Music always manages to make people strongly feel a certain way about a song. The music seems to become embedded in minds and evokes many emotions upon hearing the music. For some, the beat can make you cheerful. If you wanted to make a song that was cheerful, the beat of that one song may come up often during development. This is because you can relate to the song easily and will always remember it. When Pharrell and Robin Thicke created “Blurred Lines”, Pharrell credits Marvin Gaye’s “Got To Give It Up” for inspiration in creating the song. This does not mean that he copied Marvin and stole his work. He just thinks that the beat and the way the song makes him feel is similar to Marvin’s song.

    Based on this, Pharrell and Robin should not owe the Gaye family $7.3 million. That is a large and unnecessary amount of money that they have to hand out. Pharrell brings up a good point about inspiration though. Every day we are surrounded by all types of media. We cannot escape it. This makes it hard to develop anything completely new and original. The other point is that songwriters do not even write down songs on paper any more, and therefore, cannot compare to older songs. Eventually, songs will be compared because they both have the same instrument and there will be no way for the writers to protect themselves. For now, “songwriters” are focusing on the tone and feel of the song. They have no intentions of copying songs, but they will never be able to prove it.

  12. Thomas Guglielmo March 19, 2015 at 4:49 pm #

    This article examines the “blurred lines case” and argues that copyright law does not protect modern musicians. The article contends that comparing sheet music in the modern age is irrelevant to deciding copyright infringements in the music industry. DJ Mustard is an example of this, with his sounds that can’t be reproduced on sheet music, but were copied in Iggy Azalea’s, “Fancy.” The article drives home the point that using sheet music to determine if one song copies another will lower the value of the imitated songwriter’s music. I disagree with this and think the author would too if they saw their own words.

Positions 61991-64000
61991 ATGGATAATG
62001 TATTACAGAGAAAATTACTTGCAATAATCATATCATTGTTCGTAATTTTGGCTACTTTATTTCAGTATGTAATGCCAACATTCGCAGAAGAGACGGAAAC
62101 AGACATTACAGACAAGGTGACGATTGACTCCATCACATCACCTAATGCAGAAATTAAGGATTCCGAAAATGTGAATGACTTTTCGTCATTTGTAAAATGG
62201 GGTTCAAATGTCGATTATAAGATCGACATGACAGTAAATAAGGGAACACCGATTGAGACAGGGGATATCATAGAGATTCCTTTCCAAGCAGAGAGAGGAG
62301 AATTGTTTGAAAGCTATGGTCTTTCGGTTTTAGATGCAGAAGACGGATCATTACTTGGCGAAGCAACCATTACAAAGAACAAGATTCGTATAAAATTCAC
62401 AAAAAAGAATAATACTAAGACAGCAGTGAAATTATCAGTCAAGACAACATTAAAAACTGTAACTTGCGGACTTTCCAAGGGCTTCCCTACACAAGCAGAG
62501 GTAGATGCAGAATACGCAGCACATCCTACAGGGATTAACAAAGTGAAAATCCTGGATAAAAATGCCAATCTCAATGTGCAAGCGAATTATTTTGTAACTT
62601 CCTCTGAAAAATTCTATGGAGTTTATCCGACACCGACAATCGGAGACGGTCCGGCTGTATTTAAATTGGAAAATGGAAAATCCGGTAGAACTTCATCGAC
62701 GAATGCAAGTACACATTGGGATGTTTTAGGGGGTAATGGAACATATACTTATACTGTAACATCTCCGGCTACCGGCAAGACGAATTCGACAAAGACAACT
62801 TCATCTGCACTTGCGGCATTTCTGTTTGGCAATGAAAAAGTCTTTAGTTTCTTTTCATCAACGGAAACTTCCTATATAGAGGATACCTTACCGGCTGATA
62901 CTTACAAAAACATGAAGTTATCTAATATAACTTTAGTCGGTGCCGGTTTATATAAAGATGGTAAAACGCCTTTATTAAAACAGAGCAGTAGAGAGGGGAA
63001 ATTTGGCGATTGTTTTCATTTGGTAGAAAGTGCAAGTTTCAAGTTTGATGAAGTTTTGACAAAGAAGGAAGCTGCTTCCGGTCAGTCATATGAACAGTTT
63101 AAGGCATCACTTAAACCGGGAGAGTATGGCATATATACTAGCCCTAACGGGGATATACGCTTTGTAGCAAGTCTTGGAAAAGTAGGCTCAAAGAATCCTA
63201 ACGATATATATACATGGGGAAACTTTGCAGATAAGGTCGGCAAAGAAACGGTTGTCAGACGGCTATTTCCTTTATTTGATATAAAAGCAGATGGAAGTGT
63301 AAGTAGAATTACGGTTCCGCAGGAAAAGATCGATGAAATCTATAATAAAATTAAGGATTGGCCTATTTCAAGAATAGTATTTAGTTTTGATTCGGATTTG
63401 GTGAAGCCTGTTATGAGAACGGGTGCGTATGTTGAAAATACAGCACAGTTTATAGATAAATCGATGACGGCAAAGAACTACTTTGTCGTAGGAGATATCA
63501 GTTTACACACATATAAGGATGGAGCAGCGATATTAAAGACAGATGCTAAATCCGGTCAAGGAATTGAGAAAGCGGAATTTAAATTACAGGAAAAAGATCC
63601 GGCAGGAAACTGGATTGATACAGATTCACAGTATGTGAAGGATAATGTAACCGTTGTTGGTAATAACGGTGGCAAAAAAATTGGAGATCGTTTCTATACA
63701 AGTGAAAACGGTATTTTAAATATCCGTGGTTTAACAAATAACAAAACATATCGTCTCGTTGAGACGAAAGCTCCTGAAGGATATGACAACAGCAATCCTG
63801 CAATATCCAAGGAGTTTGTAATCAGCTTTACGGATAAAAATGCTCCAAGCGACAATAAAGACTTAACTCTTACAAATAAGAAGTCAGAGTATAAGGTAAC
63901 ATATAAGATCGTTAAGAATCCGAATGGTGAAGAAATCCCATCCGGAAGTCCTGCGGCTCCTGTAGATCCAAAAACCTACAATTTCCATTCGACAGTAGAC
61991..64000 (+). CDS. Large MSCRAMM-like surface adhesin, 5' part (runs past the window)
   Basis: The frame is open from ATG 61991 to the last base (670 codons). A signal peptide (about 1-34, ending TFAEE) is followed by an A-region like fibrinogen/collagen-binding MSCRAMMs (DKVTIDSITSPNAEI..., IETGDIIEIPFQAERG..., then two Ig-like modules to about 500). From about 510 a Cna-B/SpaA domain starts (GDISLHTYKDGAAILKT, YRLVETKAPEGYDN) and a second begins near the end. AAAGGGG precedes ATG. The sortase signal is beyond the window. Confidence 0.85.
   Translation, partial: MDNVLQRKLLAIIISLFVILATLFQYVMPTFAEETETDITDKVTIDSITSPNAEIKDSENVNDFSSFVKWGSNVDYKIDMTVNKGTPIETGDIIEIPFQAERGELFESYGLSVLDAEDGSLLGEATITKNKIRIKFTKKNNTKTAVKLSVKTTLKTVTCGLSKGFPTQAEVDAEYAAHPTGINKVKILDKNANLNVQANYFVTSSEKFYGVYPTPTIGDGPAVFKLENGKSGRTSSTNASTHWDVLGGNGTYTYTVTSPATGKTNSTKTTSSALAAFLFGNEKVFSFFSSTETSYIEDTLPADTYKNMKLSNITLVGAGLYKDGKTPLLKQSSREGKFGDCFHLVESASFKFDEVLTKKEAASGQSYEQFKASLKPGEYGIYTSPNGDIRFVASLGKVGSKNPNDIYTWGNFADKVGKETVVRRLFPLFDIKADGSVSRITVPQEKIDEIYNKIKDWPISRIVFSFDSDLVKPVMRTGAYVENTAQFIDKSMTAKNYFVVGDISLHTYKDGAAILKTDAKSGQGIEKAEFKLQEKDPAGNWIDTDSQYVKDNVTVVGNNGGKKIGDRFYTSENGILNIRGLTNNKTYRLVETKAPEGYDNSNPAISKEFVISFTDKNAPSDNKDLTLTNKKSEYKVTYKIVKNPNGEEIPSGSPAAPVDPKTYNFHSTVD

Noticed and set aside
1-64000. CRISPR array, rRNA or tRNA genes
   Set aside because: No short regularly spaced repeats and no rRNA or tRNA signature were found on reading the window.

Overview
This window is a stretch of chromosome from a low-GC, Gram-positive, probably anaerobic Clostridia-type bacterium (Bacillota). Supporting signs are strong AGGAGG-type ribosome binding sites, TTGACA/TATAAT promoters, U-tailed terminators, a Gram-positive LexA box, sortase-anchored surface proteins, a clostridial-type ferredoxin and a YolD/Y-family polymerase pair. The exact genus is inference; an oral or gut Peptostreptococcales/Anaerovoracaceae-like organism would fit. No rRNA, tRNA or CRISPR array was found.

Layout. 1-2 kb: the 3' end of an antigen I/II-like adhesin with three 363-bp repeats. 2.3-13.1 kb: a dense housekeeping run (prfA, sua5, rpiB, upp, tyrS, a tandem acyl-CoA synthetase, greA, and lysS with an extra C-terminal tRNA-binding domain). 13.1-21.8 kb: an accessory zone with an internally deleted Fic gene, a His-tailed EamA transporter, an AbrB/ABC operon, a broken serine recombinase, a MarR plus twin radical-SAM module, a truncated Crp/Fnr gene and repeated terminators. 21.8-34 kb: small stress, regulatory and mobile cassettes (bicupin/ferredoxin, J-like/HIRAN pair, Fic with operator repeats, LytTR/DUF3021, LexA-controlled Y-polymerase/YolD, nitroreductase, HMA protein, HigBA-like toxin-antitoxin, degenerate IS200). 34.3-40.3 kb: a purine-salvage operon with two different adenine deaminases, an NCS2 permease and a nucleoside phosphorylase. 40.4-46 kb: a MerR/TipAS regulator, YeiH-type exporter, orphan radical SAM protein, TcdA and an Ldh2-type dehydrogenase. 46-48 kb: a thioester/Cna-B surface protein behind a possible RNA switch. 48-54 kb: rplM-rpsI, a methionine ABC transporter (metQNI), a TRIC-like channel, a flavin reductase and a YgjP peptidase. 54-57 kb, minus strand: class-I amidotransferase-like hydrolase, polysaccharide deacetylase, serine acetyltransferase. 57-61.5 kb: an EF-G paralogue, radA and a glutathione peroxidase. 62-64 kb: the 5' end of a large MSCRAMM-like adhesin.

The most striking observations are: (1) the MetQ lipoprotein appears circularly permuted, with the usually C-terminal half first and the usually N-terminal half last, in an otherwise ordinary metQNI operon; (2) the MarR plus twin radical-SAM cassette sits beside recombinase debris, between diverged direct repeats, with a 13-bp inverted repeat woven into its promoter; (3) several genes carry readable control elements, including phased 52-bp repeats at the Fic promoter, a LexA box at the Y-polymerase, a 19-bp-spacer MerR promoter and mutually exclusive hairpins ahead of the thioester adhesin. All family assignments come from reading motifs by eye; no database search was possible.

The closing remark from our author about the value of imitated songwriter’s music is, “their innovations implicitly less valuable because no one’s figured out how to adequately write them down.” I ask, why does not adequately writing down the song mean that the value will be lower when someone else plays a similar song? In the beginning of the article did the author not say, “There are untold things that static sheet music can’t capture: tone, feel and intensity or texture…” If these qualities separate one song from another then for what reason does the author believe that the value of songwriter’s music will go down if it is imitated?

    I really like Tom Petty, and I couldn’t care less for Sam Smith. The author explains the law suit between Tom Petty and Sam Smith over Sam copying, “I Won’t Back Down.” In my eyes, this does not lower the value of Tom Petty’s song, nor does it cause damage to his music. If I like, “I Won’t Back Down,” I am going to listen to it. I do not like Sam Smith and therefore I will not listen to him. In the modern music industry it seems to be nonsense to believe that imitating bass lines actually causes damage to an artist who used a similar bass line years ago (blurred lines). To me it looks as if the old artists are leveraging the legal system to make money.